Spherical k-means clustering is good for interpreting multivariate species occurrence data

TitleSpherical k-means clustering is good for interpreting multivariate species occurrence data
Publication TypeJournal Article
Year of Publication2013
AuthorsHill, MO, Harrower, C, Preston, CD
JournalMethods in Ecology and Evolution
Volume4
Issue6
Start Page542
Pagination542-551
Abstract

1. Clustering multivariate species data can be an effective way of showing groups of species or samples with similar characteristics.Most current techniques classify the samples first and then the species.Adisadvantage of classifying the samples first is that relatively subtle differences between occurrence profiles of species can be obscured. 2. The k-means method of clustering minimizes the sumof squared distances between cluster centres and cluster members. If the entities to be clustered are projected on the unit sphere, then a natural measure of dispersion is the sum of squared chord distances separating the entities from their cluster centres; k-means clustering with this measure of dispersion is called spherical k-means (SKM).We also consider a variant inwhich the sumof squared perpendicular distances to a central ray isminimized. 3. Unweighted SKM is liable to produce clusters of very rare species. This feature can be avoided if each point on the unit sphere isweighted by the length of the ray that produced it. The standard SKMalgorithm converges to very numerous local optima. To avoid this problem, we have developed a computationally intensive algorithm that uses multiple randomizations to select high-quality seed species. 4. The species clustering can be used to define simplified attributes for the samples. If the samples are then classi- fied using the same technique, the resulting matrix of clustered species and clustered samples provides a bicluster- ing of the data. The strength of the relationship between clusters can bemeasured by their mutual information, which is effectively the entropy of the biclustering. 5. The technique was tested on five ecological and biogeographical datasets ranging in size from 30 species in 20 samples to 1405 species in 3857 samples. Several variants ofSKMwere compared, together with results from the established program Twinspan.When judged by entropy, SKMalways performed adequately and produced the best clustering in all datasets but the smallest.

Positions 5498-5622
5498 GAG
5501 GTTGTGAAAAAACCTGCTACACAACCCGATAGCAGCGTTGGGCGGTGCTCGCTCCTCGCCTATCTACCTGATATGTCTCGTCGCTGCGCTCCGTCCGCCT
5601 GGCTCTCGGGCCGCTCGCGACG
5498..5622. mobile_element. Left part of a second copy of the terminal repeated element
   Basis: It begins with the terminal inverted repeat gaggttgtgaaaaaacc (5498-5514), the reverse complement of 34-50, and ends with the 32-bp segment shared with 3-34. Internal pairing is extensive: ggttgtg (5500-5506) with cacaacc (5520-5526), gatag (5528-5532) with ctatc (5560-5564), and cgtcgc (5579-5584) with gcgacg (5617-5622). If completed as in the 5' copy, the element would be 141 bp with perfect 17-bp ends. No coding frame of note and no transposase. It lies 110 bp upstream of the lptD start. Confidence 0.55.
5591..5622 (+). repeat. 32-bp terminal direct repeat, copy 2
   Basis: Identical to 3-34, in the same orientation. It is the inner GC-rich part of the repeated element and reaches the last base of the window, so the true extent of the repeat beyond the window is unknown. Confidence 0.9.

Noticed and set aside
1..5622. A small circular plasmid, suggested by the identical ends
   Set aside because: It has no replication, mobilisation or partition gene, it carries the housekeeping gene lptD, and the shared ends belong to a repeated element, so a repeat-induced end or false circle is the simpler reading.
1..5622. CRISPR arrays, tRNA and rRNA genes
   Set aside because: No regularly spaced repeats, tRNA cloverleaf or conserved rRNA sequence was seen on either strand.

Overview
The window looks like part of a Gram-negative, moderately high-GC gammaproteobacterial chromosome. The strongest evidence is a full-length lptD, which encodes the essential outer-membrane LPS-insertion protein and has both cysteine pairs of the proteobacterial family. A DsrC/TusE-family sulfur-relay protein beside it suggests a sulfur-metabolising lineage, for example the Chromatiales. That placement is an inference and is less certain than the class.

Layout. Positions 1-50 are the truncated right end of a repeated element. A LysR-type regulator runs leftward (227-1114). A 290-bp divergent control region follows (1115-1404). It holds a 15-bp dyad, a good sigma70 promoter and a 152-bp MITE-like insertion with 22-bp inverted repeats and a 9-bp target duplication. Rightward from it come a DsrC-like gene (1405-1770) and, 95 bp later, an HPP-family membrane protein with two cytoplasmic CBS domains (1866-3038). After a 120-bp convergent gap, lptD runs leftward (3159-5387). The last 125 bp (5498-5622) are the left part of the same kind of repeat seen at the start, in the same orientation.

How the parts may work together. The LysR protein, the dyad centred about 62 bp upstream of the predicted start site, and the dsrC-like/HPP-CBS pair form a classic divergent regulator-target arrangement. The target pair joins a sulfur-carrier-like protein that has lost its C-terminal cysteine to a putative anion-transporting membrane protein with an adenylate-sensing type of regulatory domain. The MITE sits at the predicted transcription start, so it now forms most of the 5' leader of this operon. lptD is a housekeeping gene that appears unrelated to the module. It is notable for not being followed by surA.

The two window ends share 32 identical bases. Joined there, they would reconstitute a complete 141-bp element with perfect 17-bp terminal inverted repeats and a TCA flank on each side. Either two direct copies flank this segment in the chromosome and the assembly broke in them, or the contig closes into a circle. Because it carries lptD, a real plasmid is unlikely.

URLhttp://onlinelibrary.wiley.com/doi/10.1111/2041-210X.12038/abstract
DOI10.1111/2041-210X.12038

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